With Nepal’s Prime Minister KP Sharma Oli once again having refused to step down from one of the two positions he holds – those of head of government and party chairman – the crisis in the Himalayan country has lengthened. On Sunday, Oli told party co-chair Pushpa Kamal Dahal aka Prachanda that he would not do what he had once committed to, and what was a part of the understanding between the two Communist factions when they came together.

Until a few days ago, a majority in the nine-member party secretariat were in favour of Oli stepping down from one of the positions. But with Oli engineering the defection of the vice-chair and persuading another powerful member to sit on the fence, the balance has shifted. He now has the support of four members of the secretariat, which means he has forced a stalemate on his rivals.

The Prachanda faction for now has the support of a majority in the 44-member Standing Committee and in the 442-member Central committee. But it remains to be seen if Prachanda and his main supporter Madhav Kumar Nepal can hold their flock together for as long as Oli manages to stall matters, something he has accomplished for weeks. When pushed to the wall, Oli had even threatened to split the unified Communist party.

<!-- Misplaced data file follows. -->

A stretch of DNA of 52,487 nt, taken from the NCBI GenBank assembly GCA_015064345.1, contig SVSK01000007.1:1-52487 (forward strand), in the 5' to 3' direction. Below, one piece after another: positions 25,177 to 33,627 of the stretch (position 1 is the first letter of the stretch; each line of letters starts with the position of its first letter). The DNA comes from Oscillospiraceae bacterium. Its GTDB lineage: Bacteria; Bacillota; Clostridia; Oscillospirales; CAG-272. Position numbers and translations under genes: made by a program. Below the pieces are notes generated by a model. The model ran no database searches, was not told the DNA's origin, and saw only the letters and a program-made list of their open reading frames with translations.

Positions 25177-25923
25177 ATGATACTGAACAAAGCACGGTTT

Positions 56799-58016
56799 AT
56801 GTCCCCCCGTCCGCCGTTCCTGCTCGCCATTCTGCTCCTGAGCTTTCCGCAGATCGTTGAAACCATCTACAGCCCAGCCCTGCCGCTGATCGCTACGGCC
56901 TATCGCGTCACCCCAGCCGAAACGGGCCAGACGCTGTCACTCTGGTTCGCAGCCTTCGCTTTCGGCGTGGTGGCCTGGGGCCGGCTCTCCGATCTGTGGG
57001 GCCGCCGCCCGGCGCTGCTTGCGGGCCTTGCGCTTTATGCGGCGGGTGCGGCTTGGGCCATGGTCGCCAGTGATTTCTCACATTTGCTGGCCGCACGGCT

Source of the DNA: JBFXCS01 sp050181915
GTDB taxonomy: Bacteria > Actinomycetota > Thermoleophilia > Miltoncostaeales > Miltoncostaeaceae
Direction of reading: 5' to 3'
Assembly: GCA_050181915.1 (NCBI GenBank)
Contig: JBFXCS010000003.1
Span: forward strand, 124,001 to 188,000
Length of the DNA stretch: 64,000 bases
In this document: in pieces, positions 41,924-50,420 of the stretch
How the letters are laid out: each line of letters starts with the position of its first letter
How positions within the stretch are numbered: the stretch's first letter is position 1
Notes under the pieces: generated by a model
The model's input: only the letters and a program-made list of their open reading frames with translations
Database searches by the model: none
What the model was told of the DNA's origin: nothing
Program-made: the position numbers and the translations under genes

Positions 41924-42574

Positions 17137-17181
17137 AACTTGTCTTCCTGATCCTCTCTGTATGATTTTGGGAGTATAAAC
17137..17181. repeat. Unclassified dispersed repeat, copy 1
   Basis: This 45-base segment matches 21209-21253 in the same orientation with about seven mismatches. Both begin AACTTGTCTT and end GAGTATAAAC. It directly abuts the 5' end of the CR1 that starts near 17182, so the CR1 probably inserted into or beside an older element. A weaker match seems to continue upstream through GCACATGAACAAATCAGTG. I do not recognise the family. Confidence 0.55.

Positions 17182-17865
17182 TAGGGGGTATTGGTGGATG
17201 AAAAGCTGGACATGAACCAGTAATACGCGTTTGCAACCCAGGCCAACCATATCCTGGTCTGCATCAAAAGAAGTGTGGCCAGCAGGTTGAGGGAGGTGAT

This has left Prachanda scrambling to explain himself to supporters and to convince people in the country that the two Communist groups had come together for a loftier purpose than acquiring power. Oli is reported to have told Prachanda that he will not relent and asked him to do “whatever he can”, as bald a political dare as there can be. Oli’s many stalls during the past week have included claiming that he is preoccupied with the coronavirus crisis, even though his government has been widely criticised for botching up superintendence.

When things seemed desperate, Oli diverted attention with his grandstanding on a new political map, and by ratcheting up tensions with India. He has even hinted that moves to trim his sails are getting encouragement from India. Now, Oli has told people that while he is ready to hand over the party chairmanship, he will do so only after the party’s general convention.

The longer Oli holds on to both positions and the internecine battle continues, the harder it will become for Oli’s detractors to claim they are acting in defence of democratic values, and not because they are hungry for power. This seems integral to Oli’s calculations. The role of China in the whole affair has also been dubious with Beijing’s envoy seeming to operate from behind the scenes to ensure Oli’s grip on power is not weakened. Nepal’s tryst with democracy hobbles along.